After these six responses, Dr. Jones continued with his sermon.
People love Westminster for many reasons - Worship, mission, education, music, hospitality, programs for children and youth, the way we care for one another, the way we care about the state of our world and partner with God to transform it. During this anniversary year, I hope you will reflect on the reasons our family of faith is vital to you.
We will be reminiscing this year. We will share stories about people and events that have highlighted our first 125 years. We will become better acquainted with some of the outstanding individuals upon whose shoulders we stand today. We will highlight some of the milestones in our history. Such remembering is not only interesting and fun, but it helps us better understand why we are who we are in 2011.
Yet during this year-long celebration, we will not fall prey to romanticizing the past, wishing that we could simply recapture the good ol' days. The world has changed a great deal in the past 125 years and continues to evolve. The Christian Church does not play as dominant a role in our nation as it once did, as our society drifts further into secularism.
However, I do not believe that all of our best years are behind us; so we will not simply gaze at our past and remember significant events of yesteryear. We will boldly look to the future, because God constantly calls us to embark on new adventures.
In our Scripture reading from the prophet Isaiah, we discover that God addresses the Hebrew people in one of their darkest hours. They have been routed in battle and dragged away from their homes to Babylon. They have been living there for decades and most have given up hope of ever returning home.
And then, God calls Isaiah to speak a new word. The prophet declares that God envisioned a plan for Israel before they were even born. God said, "You are my servant in whom I will be glorified." The people respond that they have worked hard, but their labors have been in vain. Just look at their dreadful situation. They want to cling to the dream that somehow they can return home and worship God together, but it has become very difficult to maintain that hope.
Then, God says, "That dream is too small." God has greater things in mind than to simply restore the survivors of Israel. God says, "You are to be a light to the nations that my salvation may reach to the end of the earth."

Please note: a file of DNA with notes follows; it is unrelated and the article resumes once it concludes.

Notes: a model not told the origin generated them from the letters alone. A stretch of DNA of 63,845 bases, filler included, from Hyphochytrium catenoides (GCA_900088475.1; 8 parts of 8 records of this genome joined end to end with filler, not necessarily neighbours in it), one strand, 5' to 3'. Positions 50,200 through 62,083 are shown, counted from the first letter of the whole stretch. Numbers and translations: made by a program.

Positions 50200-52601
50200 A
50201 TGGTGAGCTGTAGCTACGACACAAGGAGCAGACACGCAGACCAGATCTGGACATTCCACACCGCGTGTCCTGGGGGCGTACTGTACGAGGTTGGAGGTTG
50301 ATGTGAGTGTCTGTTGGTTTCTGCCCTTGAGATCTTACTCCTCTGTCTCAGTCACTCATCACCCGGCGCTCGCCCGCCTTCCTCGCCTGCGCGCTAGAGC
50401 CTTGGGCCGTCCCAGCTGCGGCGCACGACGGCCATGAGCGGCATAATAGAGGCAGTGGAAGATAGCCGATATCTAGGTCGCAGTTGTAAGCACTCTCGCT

First spoken to the Hebrew people, and now to the followers of Christ, God calls us to be a light to every person, every tribe, and every nation. In a world where many spew vitriolic diatribes, we are to speak words of kindness and compassion. In a world where some want to denote lines between winners and losers, we are to work for the common good. In a world where many promote "Us verses Them," we are to remind people that we are all children of God and God intends for us to live together in peace. We are surrounded by these glorious colors and divine command God challenges us to lean into the future and to become more than we are today - more welcoming, more caring, more giving, more devoted to seeking justice, more committed to peacemaking.
Over the years, thousands of people have passed through this church, faithfully serving as beacons of light to those in darkness. As we rejoice in our past 125 years, we know that in order to be faithful to God we must also focus our sights on today and tomorrow because God wants us to become more - more than we can even envision.
Prayers of the People
Rev. Dr. Anne Ledbetter
Eternal God, you formed us in our mothers' wombs
claimed us in the waters of baptism and
knit us into a family, a church, a vibrant tapestry of faith, hope, and love.
Today we celebrate the fruit of our forebears whose love and service have led to this momentous anniversary year.
We bless you for Westminster's rich heritage -
for leaders who were daring and trusting and obedient to your call, and members who were adventuresome, committed, and generous with their gifts. We rejoice in your ongoing gifts to your church - artists who create brilliant banners, musicians who offer anthems of praise, teachers who help us grow disciples, storytellers who make the Bible come alive, greeters and ushers who epitomize hospitality, preachers - both lay and ordained - who inspire faithful living, caregivers whose presence heals and sustains, and leaders who embody the servant hood of Christ.
Ignite our lives with your Spirit, and make us, like your people Israel, a light to the nations.
Make us a beacon of good news and good will, shining Christ's love in all the dark and despairing places, and pouring His compassion upon all who suffer, so that your salvation shall spread throughout this community and nation, reaching to the end of the earth.
With you as our strength, O God,
Christ as our guide,
and the Spirit as our power
Invigorate us to live as your people in the world
Doing justice, propagating peace, and
Loving our neighbor as ourselves.
As Christ rose breathing forgiveness, so make us a resurrection people - forgiving any and all who have hurt or betrayed us.
O God whose name is Love and whose work is Justice,
May our lives be a daily celebration of your powerful presence and continual call.
Save us from pride and complacency, and forever mold us into the body of Christ - a servant church, a caring church, a community where all are embraced as your children, fed in the faith, and commissioned as disciples of the Lord of Love, who taught us to pray saying:
Our father who art in heaven hallowed be thy name
Thy kingdom come
Thy will be done on earth as it is in heaven
Give us this day our daily bread
And forgive us our debts as we forgive our debtors
And lead us not into temptation but deliver us from evil
For thine is the kingdom and the power and the glory forever